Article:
feeding Finch: our breastfeeding journey
If you've followed my blog for a while, you might remember that my breastfeeding journey with Rooney ended after only three weeks. It was a huge disappointment — I felt like I let everyone down, especially my sweet little baby. There were lots of tears. I still get middle-of-the-night comments and emails about that post from moms who are struggling with the same issues we did, and my heart breaks for them.
The whole experience was sort of scarring — it physically hurt, did not feel "natural," etc. Eric and I became bottle-feeding pros, which seemed so much easier and simpler. Rooney turned out to be a very scheduled and healthy kid, and I wondered if I would even want try to nurse my next baby.
Fast forward three years and after hearing other mamas' stories of how much they loved nursing, the incredible bond, the properties of breast milk, etc., I decided I would try again. And it was a completely different and redeeming experience.
After two and a half years (!), our amazing breastfeeding journey has come to an end. It is one of my proudest accomplishments. It was hard hard hard, but also beautiful and easy and special. I remember after making it six weeks, I thought I deserved a parade! The growth spurts were the hardest parts. Sometimes it felt like that's all I did, and at times it really bothered me that it took me away from Rooney, Eric, my friends, my hobbies, etc. It felt like the whole world was moving on with their lives and I was just stuck on the couch, feeding a babe.
I thought about quitting until he was about 4 months old. That was when we finally had his tongue and lip ties revised, which changed everything. His ties were less severe than Rooney's, which almost made it harder because we didn't catch it very early (he was gaining weight like a champ and it took me a while to realize it wasn’t normal to still have pain after four months). But a couple weeks after his revisions, his latch improved and I really started to enjoy it and even look forward to it.
I often wondered why I kept going even when I wanted to quit. I think that being a very competitive and stubborn person really helped. I felt like I should do it. I wanted to do it, and I wanted to be able to say that I did it. I also didn’t want to quit on a bad day. I would often ask myself, "Is breastfeeding still mutually beneficial?" And the answer was always "Yes. He is getting fed. I don't have to get out of bed to make a bottle in the middle of the night, I get lots of cuddles, and I nearly die with delight when I look down and see his tiny hand holding my breast. I'm proud of the milk I'm making for him." So day after day we just kept going.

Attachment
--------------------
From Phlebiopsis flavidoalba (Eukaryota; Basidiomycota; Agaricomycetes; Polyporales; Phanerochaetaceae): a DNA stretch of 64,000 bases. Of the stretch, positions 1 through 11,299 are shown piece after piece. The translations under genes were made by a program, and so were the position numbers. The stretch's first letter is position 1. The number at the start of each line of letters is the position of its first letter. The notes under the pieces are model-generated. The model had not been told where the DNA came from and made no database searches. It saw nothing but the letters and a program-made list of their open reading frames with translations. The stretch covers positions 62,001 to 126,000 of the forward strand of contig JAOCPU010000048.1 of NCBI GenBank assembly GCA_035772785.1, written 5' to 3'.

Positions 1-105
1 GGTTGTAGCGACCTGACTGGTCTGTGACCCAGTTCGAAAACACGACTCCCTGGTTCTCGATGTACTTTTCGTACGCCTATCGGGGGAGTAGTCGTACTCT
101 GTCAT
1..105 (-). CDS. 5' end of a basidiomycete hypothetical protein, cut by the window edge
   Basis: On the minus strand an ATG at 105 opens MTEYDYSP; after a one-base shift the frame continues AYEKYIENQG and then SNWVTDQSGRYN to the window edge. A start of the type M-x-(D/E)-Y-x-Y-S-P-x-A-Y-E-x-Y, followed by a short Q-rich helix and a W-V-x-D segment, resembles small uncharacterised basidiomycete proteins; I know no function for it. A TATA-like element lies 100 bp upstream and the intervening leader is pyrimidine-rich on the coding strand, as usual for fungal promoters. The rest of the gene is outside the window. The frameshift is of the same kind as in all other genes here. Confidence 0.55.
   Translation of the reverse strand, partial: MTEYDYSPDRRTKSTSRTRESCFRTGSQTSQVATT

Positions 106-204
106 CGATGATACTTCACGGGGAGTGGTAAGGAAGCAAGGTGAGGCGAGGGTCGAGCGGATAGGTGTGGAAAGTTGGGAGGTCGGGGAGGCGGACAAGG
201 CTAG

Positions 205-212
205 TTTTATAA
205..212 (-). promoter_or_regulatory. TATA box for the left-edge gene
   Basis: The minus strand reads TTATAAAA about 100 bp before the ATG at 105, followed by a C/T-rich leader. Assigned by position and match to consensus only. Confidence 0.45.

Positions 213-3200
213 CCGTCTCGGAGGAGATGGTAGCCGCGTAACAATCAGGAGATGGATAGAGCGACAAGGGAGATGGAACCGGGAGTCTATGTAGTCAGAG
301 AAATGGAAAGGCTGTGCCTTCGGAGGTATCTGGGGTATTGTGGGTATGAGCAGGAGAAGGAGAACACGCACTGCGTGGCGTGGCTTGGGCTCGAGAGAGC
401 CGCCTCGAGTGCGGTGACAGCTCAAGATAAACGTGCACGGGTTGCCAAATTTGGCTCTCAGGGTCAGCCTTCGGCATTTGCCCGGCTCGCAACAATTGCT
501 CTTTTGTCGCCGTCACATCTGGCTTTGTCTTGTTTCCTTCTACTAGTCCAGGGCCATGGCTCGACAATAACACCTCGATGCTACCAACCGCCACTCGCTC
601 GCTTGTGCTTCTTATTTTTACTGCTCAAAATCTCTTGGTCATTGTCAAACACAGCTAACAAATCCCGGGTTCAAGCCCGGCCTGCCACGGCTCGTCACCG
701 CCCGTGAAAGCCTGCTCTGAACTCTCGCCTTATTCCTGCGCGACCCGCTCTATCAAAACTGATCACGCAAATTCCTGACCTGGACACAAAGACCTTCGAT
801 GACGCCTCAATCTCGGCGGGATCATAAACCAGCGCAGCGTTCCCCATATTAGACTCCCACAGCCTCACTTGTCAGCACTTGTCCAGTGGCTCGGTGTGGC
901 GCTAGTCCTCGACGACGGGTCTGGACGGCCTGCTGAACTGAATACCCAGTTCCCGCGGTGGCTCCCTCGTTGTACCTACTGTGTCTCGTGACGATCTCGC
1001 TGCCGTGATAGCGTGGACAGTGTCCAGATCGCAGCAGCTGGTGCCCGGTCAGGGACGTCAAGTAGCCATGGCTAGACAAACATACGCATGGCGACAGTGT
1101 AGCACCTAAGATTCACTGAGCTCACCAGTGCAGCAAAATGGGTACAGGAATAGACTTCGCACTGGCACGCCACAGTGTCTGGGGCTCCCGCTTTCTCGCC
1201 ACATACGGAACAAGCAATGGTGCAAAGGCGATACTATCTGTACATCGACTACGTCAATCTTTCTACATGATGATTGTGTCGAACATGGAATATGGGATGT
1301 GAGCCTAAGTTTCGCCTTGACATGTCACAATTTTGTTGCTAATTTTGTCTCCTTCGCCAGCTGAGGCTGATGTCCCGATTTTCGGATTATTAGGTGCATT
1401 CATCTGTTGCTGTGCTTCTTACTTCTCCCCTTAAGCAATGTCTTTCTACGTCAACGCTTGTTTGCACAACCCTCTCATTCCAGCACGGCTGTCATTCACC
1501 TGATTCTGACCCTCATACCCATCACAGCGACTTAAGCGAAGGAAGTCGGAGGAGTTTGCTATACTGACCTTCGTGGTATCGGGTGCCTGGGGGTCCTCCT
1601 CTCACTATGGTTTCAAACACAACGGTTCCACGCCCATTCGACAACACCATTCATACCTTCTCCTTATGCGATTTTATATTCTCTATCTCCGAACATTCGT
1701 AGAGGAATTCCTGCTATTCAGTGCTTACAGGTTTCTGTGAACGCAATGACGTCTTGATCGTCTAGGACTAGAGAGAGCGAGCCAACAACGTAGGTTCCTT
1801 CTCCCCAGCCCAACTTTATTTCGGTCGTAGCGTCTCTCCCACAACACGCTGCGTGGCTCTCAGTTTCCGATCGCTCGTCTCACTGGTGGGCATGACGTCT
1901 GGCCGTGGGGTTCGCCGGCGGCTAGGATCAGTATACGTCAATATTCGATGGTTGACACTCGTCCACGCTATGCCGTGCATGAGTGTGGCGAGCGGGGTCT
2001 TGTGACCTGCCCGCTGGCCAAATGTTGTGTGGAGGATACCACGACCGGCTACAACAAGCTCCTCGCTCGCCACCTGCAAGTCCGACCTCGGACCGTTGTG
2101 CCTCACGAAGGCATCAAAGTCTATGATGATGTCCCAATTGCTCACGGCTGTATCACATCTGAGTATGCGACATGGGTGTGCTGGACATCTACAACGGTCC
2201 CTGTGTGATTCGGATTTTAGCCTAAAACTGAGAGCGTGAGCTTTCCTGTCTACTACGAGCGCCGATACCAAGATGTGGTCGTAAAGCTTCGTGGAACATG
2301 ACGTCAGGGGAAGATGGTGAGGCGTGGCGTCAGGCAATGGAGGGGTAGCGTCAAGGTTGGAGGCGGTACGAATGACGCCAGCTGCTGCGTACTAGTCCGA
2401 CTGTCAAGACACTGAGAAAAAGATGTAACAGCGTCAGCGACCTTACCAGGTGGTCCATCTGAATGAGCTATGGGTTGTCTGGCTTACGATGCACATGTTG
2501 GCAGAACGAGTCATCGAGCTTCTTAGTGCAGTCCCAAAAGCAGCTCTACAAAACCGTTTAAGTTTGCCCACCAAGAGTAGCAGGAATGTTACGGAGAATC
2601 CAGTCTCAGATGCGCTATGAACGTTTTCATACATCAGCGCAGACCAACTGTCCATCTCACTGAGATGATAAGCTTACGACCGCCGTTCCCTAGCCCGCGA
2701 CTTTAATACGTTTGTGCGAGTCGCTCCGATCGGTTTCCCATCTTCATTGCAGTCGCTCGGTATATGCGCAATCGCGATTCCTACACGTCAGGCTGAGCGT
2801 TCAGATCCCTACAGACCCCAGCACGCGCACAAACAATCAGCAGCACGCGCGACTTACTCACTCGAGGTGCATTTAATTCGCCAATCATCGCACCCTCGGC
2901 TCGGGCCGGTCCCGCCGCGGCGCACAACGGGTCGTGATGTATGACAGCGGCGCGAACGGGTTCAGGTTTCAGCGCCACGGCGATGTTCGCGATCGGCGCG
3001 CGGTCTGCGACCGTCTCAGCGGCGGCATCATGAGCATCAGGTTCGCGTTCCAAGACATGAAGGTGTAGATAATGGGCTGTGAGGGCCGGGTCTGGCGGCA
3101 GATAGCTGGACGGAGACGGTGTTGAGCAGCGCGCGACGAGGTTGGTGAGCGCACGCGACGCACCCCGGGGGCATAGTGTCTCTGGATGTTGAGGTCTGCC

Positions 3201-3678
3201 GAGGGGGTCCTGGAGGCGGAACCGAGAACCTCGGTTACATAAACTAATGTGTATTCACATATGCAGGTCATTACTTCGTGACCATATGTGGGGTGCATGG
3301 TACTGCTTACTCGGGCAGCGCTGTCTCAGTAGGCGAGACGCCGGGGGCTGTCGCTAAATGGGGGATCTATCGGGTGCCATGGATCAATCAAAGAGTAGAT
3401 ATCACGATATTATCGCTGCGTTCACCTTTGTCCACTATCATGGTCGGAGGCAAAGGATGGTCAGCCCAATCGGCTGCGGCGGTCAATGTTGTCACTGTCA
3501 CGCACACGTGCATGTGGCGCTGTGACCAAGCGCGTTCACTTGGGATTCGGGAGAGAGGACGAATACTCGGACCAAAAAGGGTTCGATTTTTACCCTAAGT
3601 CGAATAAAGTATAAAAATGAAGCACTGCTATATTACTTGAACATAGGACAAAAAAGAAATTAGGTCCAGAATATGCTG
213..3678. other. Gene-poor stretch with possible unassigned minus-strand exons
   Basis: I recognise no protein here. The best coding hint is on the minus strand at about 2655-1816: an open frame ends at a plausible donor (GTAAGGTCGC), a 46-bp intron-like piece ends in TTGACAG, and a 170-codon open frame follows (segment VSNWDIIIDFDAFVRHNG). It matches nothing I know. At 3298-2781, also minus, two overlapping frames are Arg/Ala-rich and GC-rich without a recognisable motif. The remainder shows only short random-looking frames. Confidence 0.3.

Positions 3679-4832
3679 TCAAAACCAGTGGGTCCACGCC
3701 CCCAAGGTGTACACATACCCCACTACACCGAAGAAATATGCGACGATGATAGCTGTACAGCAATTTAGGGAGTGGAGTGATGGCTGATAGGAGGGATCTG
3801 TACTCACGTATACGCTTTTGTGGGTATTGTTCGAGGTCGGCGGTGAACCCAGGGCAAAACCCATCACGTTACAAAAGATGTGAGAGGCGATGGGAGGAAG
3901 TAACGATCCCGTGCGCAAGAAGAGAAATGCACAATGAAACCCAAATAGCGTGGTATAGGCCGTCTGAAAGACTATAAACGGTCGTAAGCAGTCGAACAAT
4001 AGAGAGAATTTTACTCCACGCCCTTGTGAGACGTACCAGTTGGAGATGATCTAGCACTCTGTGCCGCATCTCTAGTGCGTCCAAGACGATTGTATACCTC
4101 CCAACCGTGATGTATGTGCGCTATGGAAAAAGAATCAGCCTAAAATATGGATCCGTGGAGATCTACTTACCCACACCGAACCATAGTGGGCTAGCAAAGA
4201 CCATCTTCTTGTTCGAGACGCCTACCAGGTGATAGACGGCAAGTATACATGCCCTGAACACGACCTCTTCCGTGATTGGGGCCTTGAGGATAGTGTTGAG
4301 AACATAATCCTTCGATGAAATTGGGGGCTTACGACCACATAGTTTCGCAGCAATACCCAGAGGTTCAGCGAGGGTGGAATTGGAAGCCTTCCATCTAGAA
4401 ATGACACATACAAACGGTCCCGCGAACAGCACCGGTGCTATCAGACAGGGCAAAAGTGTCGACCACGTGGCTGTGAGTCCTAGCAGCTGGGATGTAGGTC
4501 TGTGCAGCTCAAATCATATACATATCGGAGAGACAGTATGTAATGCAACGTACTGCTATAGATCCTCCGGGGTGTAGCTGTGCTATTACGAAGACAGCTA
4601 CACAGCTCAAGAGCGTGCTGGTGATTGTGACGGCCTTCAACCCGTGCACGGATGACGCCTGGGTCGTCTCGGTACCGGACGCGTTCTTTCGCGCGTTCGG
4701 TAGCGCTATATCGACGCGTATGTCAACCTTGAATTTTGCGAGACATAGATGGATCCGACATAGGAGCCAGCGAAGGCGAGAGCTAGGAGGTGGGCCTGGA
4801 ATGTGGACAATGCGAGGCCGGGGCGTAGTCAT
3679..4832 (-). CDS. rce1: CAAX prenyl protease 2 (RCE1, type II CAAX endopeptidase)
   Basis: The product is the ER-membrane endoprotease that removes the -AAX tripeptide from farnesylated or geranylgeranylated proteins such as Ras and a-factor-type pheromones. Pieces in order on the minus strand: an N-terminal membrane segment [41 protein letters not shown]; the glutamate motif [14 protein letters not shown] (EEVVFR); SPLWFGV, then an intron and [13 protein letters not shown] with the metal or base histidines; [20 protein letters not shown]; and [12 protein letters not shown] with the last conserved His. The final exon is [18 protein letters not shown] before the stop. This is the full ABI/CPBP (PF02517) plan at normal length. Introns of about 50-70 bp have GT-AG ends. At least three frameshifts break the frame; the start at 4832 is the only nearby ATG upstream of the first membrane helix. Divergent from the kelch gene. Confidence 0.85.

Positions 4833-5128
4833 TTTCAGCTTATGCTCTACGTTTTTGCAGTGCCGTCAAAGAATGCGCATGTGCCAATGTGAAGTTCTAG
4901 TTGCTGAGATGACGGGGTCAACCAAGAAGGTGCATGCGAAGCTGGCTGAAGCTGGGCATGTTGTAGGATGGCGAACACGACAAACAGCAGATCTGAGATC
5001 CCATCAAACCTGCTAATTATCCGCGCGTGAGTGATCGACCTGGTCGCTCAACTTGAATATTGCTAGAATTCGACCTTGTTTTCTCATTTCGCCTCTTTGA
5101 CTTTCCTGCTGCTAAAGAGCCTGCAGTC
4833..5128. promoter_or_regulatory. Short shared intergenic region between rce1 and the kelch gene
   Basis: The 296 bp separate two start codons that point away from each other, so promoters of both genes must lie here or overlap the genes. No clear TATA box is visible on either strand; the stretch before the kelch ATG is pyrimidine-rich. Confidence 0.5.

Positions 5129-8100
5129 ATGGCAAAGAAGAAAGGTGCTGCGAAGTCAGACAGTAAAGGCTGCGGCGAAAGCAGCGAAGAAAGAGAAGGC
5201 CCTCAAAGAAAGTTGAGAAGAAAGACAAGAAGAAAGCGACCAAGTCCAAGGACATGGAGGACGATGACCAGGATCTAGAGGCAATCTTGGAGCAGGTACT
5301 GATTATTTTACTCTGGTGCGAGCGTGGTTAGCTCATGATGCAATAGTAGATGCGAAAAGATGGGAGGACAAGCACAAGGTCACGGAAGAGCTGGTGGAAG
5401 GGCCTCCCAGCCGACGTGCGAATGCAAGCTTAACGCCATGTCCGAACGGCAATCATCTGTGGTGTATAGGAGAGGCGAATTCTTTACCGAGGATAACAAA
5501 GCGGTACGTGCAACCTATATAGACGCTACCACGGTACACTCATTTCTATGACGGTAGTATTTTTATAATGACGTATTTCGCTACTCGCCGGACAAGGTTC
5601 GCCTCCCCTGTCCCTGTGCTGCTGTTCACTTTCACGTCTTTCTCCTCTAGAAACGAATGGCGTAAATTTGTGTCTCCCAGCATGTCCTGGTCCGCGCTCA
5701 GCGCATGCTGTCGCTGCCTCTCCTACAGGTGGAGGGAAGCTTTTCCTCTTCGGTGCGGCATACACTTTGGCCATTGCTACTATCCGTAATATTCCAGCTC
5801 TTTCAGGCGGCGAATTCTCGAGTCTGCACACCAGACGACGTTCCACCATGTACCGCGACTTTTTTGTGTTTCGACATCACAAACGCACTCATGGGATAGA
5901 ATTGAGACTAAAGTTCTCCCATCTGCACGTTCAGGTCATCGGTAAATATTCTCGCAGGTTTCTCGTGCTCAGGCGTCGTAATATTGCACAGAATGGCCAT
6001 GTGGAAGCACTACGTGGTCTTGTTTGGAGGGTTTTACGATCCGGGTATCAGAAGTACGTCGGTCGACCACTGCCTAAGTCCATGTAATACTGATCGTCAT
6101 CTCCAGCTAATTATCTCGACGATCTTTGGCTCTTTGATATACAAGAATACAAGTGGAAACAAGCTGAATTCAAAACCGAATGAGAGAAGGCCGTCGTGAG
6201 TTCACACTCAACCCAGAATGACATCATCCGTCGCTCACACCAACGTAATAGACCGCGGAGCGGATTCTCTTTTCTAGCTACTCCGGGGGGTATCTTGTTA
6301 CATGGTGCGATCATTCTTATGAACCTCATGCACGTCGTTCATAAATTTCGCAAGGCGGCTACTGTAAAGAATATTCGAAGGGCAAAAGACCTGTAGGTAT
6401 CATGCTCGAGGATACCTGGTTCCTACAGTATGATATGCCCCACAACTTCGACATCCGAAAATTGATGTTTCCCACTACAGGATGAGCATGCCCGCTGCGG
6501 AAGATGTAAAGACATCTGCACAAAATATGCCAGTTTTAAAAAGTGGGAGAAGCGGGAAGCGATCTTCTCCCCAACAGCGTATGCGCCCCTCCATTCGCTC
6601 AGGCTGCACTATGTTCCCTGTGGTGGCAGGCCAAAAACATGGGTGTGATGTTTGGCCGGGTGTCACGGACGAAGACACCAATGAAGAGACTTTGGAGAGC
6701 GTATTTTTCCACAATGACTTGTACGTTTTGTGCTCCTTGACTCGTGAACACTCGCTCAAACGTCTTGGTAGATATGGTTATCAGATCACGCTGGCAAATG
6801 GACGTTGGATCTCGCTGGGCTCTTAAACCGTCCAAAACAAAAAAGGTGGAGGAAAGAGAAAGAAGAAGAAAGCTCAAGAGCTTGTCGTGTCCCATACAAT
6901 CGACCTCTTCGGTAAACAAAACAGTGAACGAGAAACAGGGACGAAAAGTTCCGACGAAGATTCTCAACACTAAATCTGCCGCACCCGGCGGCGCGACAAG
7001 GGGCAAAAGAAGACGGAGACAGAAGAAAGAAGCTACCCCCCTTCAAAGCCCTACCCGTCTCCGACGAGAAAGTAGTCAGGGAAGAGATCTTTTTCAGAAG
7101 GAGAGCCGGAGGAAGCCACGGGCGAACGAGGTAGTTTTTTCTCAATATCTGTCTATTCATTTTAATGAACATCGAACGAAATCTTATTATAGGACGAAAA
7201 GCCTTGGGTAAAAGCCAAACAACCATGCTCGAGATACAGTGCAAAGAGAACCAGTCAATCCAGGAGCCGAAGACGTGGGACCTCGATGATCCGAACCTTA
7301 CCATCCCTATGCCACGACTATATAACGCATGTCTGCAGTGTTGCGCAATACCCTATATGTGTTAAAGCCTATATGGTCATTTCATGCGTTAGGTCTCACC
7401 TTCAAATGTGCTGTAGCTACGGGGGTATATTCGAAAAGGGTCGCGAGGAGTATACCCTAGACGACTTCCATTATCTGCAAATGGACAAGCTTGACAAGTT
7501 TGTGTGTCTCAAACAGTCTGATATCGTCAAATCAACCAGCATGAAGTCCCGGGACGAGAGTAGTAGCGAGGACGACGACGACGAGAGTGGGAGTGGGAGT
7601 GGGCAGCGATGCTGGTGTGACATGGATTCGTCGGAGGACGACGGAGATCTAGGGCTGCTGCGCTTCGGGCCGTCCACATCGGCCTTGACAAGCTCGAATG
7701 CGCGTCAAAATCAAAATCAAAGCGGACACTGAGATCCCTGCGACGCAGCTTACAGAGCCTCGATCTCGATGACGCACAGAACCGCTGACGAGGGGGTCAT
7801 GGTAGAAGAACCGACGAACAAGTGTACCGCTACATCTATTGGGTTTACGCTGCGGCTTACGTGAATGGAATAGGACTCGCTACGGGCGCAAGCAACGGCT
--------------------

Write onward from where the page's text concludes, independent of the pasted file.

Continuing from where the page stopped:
In the end, it really did become easier than bottle-feeding (three years ago I could not have understood how this could be true, but there was no measuring, no leftovers, no bottles to wash, no formula to pack — he just latched on and ate). And thanks to an on-site daycare and the fact that he wouldn’t take a bottle (and I had no social life — ha!), I had to pump no more than 10 times in those two years.
Praise God I never had to deal with mastitis or thrush or any of the other horror stories that some mamas go through. I did have blanching and my fair share of milk blisters, though. I still remember popping them with a needle — yikes!
My favorite part was the special connection we had. It's hard to explain, but it was like a secret language we spoke to each other. I could tell if he was happy or sick or tired or teething or congested or alert or sad or content just by the way he nursed. I felt like I knew him so well and could meet his specific needs.
Once we got to nine months, I started to wonder about weaning. What would be our experience? When would he no longer be interested? I knew I wanted to make it at least a year and then see how it went from there. I prayed that it would be mutual and gradual, and I'm so incredibly thankful that it was. We took it nice and slow.
I logged every single one of our feedings in an app called Baby Nursing. In the end, I nursed him for more than 1,600 hours. That's 66 solid days! I told Eric that it will go down as one of my top 10 experiences in life.
Because I've been on both sides (breast and bottle), I can totally sympathize with moms who are struggling with poor latch, tongue ties, milk blisters, blanching and nipple pain so bad you cry. What I have learned is that even when breastfeeding works, it is still hard and requires a lot of troubleshooting. At least it did for me. It was a sacrifice for our entire family and Eric played an incredible and important role by helping me stay hydrated (especially in those early weeks), never pressuring me to continue, making protein-packed meals and bringing me breakfast in bed, encouraging me, seeking to understand extended breastfeeding, and taking the lead with Rooney's care since it took so much of my time. In the end it was an amazing gift and I'm so thankful we stuck with it!
I have a lot more to say about our nursing journey — a couple more posts coming soon!